(Bloomberg) — Caterpillar Inc., the producer of iconic yellow construction and mining equipment, is moving its headquarters to the Dallas-Fort Worth area, effectively ending its century-long history calling the state of Illinois its home.

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The machinery producer said the move is in its “best strategic interest,” without citing what benefits it will gain from relocating out of the Greater Chicago area. The company said in a statement it will begin transitioning its headquarters to Irving, Texas, this year.

Caterpillar, with more than 107,000 employees globally, is the latest major company to relocate to Texas, following in the footsteps of Tesla Inc. among others. The announcement is a blow to Illinois governor J.B. Pritzker, who is seeking a second term in November’s election, and a boost to Republican Texas governor Greg Abbott.

The transition comes five years after Caterpillar shifted its headquarters within Illinois from its long-time foothold in Peoria to Deerfield outside of Chicago, a move at the time that rattled citizens of the town in which it had built a global empire for more than 100 years. Caterpillar a month ago hosted its first investor day since 2019 in Dallas, introducing a new buyback plan. Chief Executive Jim Umpleby at the time in an interview dismissed recession worries, citing robust growth.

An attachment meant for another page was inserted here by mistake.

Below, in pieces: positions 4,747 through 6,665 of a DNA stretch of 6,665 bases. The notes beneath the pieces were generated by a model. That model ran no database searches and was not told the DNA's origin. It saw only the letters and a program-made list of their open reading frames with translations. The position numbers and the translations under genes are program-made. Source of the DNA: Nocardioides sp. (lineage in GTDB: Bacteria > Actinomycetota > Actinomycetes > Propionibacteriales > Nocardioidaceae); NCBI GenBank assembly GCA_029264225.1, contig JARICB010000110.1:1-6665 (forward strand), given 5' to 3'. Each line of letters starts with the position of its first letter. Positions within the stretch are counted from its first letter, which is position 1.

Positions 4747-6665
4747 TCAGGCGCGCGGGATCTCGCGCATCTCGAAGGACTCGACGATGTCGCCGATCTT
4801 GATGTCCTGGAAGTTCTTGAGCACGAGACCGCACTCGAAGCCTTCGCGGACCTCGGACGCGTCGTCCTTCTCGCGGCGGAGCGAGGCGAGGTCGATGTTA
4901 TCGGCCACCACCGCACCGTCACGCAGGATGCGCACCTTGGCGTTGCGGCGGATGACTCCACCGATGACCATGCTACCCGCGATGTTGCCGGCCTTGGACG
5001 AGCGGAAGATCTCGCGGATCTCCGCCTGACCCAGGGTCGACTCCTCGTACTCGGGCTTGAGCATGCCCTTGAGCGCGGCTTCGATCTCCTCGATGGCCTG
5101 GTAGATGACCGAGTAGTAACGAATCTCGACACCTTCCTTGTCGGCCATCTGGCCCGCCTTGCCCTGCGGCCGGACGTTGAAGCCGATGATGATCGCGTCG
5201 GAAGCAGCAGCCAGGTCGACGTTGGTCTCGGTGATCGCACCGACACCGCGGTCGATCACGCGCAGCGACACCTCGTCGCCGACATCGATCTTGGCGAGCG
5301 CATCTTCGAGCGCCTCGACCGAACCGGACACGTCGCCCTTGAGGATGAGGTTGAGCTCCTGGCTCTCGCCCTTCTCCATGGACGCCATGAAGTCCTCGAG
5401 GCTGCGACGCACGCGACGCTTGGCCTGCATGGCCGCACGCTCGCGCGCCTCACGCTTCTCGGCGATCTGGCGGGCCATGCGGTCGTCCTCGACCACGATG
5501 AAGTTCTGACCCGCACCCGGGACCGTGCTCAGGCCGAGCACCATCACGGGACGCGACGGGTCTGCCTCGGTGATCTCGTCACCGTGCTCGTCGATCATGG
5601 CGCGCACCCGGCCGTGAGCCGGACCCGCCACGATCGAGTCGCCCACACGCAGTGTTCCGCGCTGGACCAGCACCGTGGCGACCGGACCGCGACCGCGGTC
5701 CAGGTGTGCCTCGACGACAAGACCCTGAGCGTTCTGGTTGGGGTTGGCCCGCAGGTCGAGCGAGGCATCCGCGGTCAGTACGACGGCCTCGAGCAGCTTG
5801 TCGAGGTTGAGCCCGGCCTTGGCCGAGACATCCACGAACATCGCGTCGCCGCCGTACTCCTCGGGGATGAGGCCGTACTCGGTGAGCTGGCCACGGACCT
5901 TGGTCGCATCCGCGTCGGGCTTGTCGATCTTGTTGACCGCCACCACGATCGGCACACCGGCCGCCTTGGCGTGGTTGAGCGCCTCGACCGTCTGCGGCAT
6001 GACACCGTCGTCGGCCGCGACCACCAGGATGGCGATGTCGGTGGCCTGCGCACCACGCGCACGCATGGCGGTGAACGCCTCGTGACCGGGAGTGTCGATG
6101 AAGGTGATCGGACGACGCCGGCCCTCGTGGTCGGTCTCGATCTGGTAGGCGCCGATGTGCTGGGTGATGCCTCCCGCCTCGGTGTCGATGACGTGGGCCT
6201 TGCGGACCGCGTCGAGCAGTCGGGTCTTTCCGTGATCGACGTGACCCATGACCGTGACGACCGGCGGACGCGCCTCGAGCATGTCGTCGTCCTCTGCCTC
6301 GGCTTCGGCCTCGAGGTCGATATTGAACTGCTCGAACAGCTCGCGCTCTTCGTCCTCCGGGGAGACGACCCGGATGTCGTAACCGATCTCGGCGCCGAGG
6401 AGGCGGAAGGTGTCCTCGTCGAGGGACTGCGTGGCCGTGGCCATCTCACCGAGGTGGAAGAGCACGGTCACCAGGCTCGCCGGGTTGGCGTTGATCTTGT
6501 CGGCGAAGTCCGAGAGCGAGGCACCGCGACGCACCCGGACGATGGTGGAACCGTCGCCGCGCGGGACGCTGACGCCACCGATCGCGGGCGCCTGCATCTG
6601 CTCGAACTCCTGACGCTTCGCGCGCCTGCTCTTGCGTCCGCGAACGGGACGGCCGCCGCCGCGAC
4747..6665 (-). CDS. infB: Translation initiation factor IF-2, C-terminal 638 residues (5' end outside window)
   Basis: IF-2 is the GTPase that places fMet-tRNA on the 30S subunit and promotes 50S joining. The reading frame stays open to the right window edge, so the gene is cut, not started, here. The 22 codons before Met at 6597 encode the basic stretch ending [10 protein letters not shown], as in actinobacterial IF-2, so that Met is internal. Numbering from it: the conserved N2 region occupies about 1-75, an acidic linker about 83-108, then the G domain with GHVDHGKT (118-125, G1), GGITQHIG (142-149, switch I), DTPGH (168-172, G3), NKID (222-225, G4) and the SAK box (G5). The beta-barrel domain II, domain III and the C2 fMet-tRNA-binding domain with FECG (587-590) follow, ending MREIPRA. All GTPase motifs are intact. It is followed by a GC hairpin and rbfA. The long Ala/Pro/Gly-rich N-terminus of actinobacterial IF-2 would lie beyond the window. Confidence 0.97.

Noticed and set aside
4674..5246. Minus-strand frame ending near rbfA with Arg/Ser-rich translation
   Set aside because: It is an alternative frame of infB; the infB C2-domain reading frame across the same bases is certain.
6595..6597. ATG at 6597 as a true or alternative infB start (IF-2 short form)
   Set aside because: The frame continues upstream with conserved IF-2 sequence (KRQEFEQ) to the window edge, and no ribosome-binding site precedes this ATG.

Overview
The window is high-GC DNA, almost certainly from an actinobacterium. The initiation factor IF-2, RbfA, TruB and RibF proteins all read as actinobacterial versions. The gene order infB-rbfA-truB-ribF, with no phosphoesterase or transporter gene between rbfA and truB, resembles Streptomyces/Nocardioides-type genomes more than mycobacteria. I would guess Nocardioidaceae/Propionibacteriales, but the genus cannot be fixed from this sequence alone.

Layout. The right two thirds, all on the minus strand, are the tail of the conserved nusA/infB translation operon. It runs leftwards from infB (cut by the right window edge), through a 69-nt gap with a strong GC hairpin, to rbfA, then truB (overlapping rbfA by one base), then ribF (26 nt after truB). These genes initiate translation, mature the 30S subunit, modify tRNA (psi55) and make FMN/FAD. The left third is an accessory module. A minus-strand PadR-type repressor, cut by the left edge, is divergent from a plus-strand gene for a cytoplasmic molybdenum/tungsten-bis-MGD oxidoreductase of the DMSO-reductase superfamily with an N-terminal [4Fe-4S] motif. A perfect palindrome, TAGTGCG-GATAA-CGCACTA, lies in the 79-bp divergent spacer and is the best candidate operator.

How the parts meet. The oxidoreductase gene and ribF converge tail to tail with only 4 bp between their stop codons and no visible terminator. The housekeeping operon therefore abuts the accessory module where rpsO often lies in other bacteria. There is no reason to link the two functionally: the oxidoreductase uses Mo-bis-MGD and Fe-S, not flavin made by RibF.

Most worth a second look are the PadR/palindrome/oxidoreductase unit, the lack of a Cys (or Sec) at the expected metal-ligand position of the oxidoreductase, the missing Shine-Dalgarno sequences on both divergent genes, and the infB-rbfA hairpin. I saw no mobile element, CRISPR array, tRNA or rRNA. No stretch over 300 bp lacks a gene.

The 2017 move from Peoria came as the company looked to bolster its push in foreign markets. At the time it also officially scrapped a plan to build a new complex in its hometown. Caterpillar said in the statement it’s had a presence in Texas since the 1960s, but said Illinois remains its largest concentration of employees in the world.

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